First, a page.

Sound environmental management enhances development policy, actions
Governments and other stakeholders can boost sustainable development with the help of a new online resource that identifies effective tools and approaches for getting the environment properly included in plans and decisions.
International Institute for Environment and Development (IIED) has launched the new resource ‘Environment Inside’. The United Nations Development Programme, United Nations Environment Programme and the Organization for Economic Cooperation and Development are likely to contribute to the resource, which shows ways that sound environmental management can enhance development policy and actions.
"The environment underpins our health, wealth and security yet international studies show that most environmental indicators are in sharp decline," says Dr Barry Dalal-Clayton, a Senior Fellow at IIED.
"Governments make countless speeches and policy statements that are peppered with environmental good intentions but they rarely make the environment central to the key decisions and institutions that shape economies and people's daily lives."
Most countries have laws that require environmental impact assessments, and institutions to manage and regulate their use, and a growing number are introducing strategic environmental assessment ahead of new policies, plans and projects.
But whilst there are excellent examples of practice, it is widely accepted that in most countries these tools don't function as effectively as they could.
Research by IIED partners shows, for example, that in southern Africa environmental impact assessments are used in a highly variable way and too many fail to consider cumulative and trans-boundary impacts. Such assessments pay little attention to important sectors such as agriculture, fisheries and tourism.
"Too few governments use too few tools for mainstreaming the environment into their policies and actions, and those that do rarely make good use of them," says Steve Bass, also an IIED Senior Fellow.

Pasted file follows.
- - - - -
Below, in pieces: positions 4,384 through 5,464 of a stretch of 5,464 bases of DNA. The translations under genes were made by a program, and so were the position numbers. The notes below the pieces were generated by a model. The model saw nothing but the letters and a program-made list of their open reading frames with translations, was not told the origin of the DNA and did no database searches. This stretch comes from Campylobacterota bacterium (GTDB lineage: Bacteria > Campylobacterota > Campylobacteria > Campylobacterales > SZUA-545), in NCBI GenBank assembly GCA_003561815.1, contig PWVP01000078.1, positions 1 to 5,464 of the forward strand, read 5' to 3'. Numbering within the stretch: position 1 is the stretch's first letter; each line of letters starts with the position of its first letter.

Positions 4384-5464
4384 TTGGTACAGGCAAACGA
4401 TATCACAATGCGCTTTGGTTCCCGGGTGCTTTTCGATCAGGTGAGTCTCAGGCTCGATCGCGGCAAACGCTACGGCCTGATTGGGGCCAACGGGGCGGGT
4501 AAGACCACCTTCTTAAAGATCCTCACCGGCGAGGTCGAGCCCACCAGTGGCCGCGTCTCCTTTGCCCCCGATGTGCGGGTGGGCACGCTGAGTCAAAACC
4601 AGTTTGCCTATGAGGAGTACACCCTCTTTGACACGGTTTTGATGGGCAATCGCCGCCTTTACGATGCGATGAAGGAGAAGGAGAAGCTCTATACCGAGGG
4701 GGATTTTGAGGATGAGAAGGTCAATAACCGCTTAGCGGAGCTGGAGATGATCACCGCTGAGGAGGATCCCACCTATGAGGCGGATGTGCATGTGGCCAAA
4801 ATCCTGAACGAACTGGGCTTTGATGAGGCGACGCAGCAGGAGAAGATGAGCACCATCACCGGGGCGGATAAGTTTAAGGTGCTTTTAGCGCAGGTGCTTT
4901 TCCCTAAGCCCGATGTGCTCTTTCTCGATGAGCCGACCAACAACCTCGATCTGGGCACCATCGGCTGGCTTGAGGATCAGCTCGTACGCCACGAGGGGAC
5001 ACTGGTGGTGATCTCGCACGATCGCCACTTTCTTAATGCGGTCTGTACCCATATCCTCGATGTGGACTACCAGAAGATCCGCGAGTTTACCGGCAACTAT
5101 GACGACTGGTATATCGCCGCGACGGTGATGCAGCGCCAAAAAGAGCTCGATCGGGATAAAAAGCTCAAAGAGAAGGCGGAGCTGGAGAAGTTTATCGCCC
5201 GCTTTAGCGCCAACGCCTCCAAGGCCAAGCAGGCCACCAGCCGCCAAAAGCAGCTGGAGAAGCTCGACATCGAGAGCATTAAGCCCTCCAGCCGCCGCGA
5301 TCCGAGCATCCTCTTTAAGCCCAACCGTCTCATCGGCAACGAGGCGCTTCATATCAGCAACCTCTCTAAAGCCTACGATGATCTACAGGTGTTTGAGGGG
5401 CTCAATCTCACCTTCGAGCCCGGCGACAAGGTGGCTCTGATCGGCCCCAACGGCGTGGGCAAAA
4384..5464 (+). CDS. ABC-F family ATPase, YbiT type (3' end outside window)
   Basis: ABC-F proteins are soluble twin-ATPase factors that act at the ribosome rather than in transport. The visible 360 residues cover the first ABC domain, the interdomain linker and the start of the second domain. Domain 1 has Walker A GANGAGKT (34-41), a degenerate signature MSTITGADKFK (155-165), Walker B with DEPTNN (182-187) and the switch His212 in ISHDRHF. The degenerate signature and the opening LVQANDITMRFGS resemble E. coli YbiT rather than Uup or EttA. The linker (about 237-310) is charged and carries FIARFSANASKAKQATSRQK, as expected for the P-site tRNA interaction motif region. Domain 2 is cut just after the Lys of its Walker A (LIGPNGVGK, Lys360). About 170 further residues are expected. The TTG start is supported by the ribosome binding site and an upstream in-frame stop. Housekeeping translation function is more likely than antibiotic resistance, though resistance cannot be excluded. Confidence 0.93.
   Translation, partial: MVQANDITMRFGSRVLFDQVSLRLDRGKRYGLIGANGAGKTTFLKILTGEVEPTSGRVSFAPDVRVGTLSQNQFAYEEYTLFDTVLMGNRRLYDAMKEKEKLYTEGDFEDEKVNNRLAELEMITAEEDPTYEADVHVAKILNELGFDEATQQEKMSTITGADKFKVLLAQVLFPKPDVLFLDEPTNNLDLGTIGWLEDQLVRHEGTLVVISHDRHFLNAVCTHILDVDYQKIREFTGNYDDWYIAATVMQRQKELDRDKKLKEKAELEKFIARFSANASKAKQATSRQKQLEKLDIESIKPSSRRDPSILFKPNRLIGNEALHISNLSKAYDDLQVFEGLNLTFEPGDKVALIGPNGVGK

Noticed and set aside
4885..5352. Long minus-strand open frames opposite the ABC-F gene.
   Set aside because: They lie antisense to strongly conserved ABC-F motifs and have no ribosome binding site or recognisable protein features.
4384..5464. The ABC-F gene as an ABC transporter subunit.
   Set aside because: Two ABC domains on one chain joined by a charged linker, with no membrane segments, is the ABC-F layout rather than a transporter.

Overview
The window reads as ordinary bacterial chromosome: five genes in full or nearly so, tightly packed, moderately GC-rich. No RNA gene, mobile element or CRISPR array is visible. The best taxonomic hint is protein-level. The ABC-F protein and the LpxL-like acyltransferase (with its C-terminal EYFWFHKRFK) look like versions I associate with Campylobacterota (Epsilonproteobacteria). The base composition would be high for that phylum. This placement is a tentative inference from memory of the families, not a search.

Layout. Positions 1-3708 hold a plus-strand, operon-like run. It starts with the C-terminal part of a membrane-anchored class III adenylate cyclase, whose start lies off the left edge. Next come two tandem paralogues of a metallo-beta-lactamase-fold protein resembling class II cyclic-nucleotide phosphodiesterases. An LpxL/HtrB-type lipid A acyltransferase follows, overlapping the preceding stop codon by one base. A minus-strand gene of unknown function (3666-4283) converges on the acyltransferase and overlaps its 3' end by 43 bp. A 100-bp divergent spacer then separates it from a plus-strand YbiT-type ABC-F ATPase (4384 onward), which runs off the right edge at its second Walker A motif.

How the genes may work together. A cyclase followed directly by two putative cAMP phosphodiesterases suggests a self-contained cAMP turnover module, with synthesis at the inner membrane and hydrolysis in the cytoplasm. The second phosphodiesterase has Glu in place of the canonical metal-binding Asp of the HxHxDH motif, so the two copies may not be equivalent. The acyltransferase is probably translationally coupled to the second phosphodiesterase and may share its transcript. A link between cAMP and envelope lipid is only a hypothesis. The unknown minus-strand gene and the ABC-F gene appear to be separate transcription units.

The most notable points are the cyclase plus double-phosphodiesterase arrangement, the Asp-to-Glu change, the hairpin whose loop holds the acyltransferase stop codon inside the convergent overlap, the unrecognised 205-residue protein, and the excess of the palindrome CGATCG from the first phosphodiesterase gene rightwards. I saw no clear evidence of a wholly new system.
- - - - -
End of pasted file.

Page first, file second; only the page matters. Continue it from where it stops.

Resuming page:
"Decisions are often made before an environmental assessment has taken place, or its findings and recommendations are simply ignored,” adds Bass. “Assessments tend to be technical studies that don't engage properly with stakeholders so they fail to contribute to human wellbeing in the long term. Or they assume the environment is a cost-centre only, and don’t look at its potential revenues".
Despite this, research by IIED and partners around the world has revealed a wide range of other approaches that are already being used to mainstream the environment in development decisions and institutions, budgets and strategies.
Environment Inside highlights approaches that deserve to be recognised and built on – for example, public environmental expenditure reviews that identify what a country is getting out of environmental assets, what it is spending on their development, and how to improve cost-benefit ratios.
Bass and Dalal-Clayton say governments can do much to ensure that sound environmental management contributes to social and economic development but, for this to happen, they must consider the environment in all areas of policy – and not just focus on a single national plan.
Environment Inside is intended to help all those involved in development to do just that. It will be rolling resource, updated and expanded on an incremental basis. The first version is launched today. Environment Inside includes case studies, key documents and links to other sources of information. It is structured to enable new inputs based on diverse experience.
IIED invites other organisations and individuals around the world to use the website to share their own recommendations and advice, and welcomes offers of materials and contributions to improve the resource.
Environment Inside and the research findings upon which it is based were funded by the UK Department for International Development, Irish Aid, AusAid and the UN Development Programme.